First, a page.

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Risk versus reward: Does online dating really work as advertised?

How many times have you seen an eHarmony commercial or something from Match, along with a host of other sites, that promise just how wonderful and nearly flawless online dating can be?
The two heavy hitters, eHarmony and Match, talk to prospective customers about how well the matching up process is, the key characteristics and points they hit on and just how successful their marriage rates are for would be users.
Although those two and other online dating sites that chose to advertise try to make the process feel special, it reeks of robotic love, the kind that is cooked up in a laboratory in the hopes that someone in some sort of Weird Science type skew can find someone you'll compatible with for years to come.
But does it really work all that well or, quite frankly, is it really worth the effort?
For those who don't go out much or rarely involved in some sort of social scene (the working person, for instance) or just isn't comfortable meeting new people, online dating needs no sales pitch. It's a simple as creating a profile and waiting for matches to contact you.

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Call it the path of least resistance. No formal, in person objections or any face to face contact that isn't also wanted by the other in this equation. For that reason, online dating takes the guess work out of dating and wondering if someone is similar to you.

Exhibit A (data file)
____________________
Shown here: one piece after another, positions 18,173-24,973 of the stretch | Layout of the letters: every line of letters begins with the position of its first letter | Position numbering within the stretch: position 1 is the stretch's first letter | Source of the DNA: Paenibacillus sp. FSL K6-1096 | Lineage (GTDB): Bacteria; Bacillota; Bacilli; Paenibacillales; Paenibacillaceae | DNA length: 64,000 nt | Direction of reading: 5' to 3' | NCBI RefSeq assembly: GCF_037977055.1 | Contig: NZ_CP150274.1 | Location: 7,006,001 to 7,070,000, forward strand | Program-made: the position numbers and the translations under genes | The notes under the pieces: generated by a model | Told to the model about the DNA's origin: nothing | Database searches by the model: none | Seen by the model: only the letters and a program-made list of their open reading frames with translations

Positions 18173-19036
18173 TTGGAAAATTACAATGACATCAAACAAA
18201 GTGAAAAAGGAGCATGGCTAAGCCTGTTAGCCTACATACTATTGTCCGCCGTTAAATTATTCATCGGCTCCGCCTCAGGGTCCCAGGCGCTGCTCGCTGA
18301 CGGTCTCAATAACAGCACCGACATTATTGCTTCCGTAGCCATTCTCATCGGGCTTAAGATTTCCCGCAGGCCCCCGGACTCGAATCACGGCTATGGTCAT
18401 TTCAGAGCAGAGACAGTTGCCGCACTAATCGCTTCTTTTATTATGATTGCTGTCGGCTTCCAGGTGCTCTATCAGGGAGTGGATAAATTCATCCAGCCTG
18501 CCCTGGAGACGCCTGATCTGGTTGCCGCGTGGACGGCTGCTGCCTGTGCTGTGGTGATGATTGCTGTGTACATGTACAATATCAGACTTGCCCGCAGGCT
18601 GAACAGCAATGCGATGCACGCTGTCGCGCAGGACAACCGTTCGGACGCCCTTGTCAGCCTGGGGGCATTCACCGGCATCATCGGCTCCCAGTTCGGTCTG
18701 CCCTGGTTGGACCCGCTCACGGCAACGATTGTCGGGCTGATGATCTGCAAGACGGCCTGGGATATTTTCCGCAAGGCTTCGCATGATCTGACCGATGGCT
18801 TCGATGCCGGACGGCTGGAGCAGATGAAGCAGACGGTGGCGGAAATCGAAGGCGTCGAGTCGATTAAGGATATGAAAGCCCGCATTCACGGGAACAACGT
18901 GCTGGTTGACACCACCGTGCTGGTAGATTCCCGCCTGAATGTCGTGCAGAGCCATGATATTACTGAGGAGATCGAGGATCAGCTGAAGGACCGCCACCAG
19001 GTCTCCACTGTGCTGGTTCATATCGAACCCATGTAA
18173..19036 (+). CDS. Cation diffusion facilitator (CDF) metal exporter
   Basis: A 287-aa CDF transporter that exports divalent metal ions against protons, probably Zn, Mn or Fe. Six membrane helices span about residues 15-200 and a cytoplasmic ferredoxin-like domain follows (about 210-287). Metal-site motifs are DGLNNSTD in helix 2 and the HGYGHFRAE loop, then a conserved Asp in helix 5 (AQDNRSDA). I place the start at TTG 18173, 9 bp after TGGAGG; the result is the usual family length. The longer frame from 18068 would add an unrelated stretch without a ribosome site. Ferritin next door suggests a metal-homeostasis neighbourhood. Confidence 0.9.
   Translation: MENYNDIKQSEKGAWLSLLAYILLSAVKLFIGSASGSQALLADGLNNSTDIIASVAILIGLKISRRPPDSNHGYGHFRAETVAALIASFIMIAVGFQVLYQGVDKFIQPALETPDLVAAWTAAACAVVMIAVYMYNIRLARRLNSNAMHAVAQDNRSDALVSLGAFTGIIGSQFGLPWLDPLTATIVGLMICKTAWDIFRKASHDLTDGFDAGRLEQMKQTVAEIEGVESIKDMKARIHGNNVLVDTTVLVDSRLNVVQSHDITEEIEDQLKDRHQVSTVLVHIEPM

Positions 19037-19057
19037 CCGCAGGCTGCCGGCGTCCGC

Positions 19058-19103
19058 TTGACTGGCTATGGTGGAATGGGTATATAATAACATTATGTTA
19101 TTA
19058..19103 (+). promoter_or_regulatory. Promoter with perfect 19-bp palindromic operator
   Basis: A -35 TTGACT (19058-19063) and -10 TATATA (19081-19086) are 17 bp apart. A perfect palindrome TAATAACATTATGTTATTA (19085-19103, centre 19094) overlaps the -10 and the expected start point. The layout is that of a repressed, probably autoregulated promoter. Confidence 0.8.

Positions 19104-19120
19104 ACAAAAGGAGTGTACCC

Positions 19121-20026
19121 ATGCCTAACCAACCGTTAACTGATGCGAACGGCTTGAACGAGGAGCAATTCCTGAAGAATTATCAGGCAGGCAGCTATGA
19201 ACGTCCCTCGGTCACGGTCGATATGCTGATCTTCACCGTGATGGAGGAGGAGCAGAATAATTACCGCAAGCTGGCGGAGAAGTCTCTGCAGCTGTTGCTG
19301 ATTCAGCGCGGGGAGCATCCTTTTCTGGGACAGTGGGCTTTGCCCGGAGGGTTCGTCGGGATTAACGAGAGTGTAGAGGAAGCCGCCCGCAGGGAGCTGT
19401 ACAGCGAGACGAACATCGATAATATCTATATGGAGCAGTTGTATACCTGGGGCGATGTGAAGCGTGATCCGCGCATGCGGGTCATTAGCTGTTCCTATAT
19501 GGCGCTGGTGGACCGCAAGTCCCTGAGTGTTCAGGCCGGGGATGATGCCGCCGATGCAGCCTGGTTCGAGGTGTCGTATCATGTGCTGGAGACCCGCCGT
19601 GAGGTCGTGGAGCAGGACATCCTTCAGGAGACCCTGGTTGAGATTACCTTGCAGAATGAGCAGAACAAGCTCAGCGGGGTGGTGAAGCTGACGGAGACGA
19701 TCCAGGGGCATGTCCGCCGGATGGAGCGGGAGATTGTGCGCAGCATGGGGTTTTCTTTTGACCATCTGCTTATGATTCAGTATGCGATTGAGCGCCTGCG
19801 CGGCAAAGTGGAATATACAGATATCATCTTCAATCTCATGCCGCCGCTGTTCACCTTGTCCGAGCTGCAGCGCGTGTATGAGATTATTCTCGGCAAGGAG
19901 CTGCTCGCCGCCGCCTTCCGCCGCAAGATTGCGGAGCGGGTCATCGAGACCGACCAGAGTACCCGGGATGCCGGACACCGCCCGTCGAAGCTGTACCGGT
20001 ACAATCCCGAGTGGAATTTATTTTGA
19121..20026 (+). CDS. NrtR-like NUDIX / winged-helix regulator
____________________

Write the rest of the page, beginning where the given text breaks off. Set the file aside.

A lot of the fun, passion and romance, the not knowing, plays into the idea that love can't be formulated simply by filling in 13 key items or fields about yourself. Furthermore, online dating still isn't universally accepted as the norm for dating and often it isn't exactly the answer most want to the "how did you two meet?" question that often comes from friends and family. There's an impersonal feel to this entire process, and some just want to meet someone in the most serendipitous and perfect way possible.
The other issue with online dating is just how sincere or, in some cases, real this person is. Everyone is familiar with the term "catfished," which is a phrase that was created that means you met someone online but realize they're either not real or the profile, photo and everything else is fake. There's a good portion of the population that migrates toward online dating that tuck tail and run now that this practice is more prominent.
Choosing to do online dating isn't all bad, but if you head into it with the hopes that you'll be married in a year or two or with too high of expectations, you'll be disappointed as, despite what you're being told and marketed, is the exception not the rule of online dating and just how well the entire scope of dating in that medium works.

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